Bringing your body to a place of true healthfulness? That’s not dieting. So if true healthfulness really does include a smaller size, then to me? It’s not really dieting, at least not the way society sees it. I just don’t believe most people do it to really achieve “true” healthfulness. They do it to feel like good, proper people doing what society tells them they must do to be acceptable.

    Dieting can, in fact, ruin lives. So can chronic pain. It’s all about perspective.

  8. Kristen
    Posted September 8, 2007 at 8:05 pm | Permalink

    Yes, I am 100% sure that my pain is from weight gain. (she says, through gritted teeth)

    At 300 lbs, my feet and knees didn’t hurt every time I walked. Now, at about 340lbs, they do.

    I agree with your specifics about what looks like fat acceptance to you and what doesn’t, Karen. So I am increasing my exercise by building a 2 mile walk through the city where I work into my commute. I am choosing this rather than trying to convince myself to do a mind-numbingly boring “workout” at a gym.

    And as I wrote elsenet, even if I personally want to reduce the number of pounds my joints have to carry specifically in order to reduce the pain I feel, that DOES NOT mean that I want to see diet-talk everywhere I go. So I would love to see fatshionista, Big Fat Blog and other fat-positive discussion groups maintain their zero-tolerance policy for diet-talk. Just loving and affirming curves and rolls and bellies is all 100% good life for we fat folk.

  9. Posted September 9, 2007 at 5:01 am | Permalink

    Kristen, I was having that kind of foot pain too. I immediately thought the same thing that was told to me my whole life – oh no, my stupid fat is making me hurt. And then I had my personal trainer at the gym point out that I needed shoes that had proper support and fit well, and it dawned on me that even skinny trainers who’ve probably never heard of HAES can realise that your problems are not necessarily caused by weight, so *I* could at least spare myself the angst.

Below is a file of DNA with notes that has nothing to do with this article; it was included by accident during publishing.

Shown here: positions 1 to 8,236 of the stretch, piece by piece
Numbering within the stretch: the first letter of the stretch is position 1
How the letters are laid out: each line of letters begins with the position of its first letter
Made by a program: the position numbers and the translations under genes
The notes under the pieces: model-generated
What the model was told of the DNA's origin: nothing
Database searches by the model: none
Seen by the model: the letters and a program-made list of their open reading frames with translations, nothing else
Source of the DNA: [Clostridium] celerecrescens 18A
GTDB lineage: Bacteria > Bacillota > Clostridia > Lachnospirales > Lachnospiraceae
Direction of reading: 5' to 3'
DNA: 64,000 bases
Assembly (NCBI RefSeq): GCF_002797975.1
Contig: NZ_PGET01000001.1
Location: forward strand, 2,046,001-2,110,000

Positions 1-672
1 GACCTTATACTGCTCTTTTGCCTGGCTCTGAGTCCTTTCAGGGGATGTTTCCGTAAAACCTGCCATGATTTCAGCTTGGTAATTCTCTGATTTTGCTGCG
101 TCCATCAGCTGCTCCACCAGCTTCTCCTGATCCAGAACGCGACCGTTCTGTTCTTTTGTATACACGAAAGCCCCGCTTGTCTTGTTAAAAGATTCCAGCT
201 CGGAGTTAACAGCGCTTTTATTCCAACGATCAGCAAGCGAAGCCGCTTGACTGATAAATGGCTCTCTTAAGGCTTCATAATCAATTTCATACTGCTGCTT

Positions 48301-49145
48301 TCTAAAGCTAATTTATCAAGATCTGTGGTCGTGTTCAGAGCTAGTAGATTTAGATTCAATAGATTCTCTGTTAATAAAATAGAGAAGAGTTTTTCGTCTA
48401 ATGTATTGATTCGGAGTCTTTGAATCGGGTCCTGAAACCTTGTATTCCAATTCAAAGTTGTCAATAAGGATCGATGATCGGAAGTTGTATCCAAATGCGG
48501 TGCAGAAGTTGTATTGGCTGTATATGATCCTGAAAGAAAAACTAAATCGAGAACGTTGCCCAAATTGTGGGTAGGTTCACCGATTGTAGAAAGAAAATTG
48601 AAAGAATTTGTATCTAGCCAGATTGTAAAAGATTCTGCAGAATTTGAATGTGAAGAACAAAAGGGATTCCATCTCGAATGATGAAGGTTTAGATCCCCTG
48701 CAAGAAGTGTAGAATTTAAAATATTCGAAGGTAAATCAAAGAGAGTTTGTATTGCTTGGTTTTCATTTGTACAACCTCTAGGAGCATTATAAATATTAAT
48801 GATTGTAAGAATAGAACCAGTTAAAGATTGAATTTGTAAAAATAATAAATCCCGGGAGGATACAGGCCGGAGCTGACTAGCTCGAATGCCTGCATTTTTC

Turns out I needed a lot more arch support and heel cradling than I thought, and a trip to a shoe store run by actual athletes (who were a lot friendler than I’d assumed) landed me some great shoes (and they were a bargain too). Result: foot pain gone and a new spring in my step. Good shoes good. Custom orthotics, if you can afford them, good. Even the gel cushion ones from the drugstore are reasonable at giving you some extra shock absorbency and support.

  10. Kristen
    Posted September 9, 2007 at 5:24 am | Permalink


    I have custom-made orthotics, created to provide proper support for my feet. I got them by working with a physical therapist who observed my gait and measured my feet.

    You know, it doesn’t feel any better when fat activists refuse to believe me when I talk about my own body than when doctors do it.

  11. Posted September 9, 2007 at 8:05 am | Permalink

    (Note: I’m not trying to be combative here; I’m genuinely confused.)

    Okay, but Kristen, you say you’re in FAVOR of a zero-tolerance policy for diet talk, but you keep saying, “No, I need to diet, no I really do.”

    Maybe you really do; of course you know your body better than anyone else, let alone strangers on the internet. There are exceptions to every rule. But the fact that you might really be healthier if you lost some weight does not change the fact that for the vast, vast majority of fat people, losing weight will have no discernible effect on their health (though changes that can lead to incidental, usually temporary, weight loss might).

    It also doesn’t change the fact that for the vast, vast majority of people, fat or thin, deliberate weight loss is not permanent. So when people say, “Oh, have you tried this? Have you tried that?” wrt your chronic pain, the subtext is not, “WE MUST KEEP KRISTEN FAT!” It’s, “Realistically, even if Kristen loses 40 lbs., she’ll almost certainly gain it back, so is there any OTHER suggestion I could give that might help her in the long term?”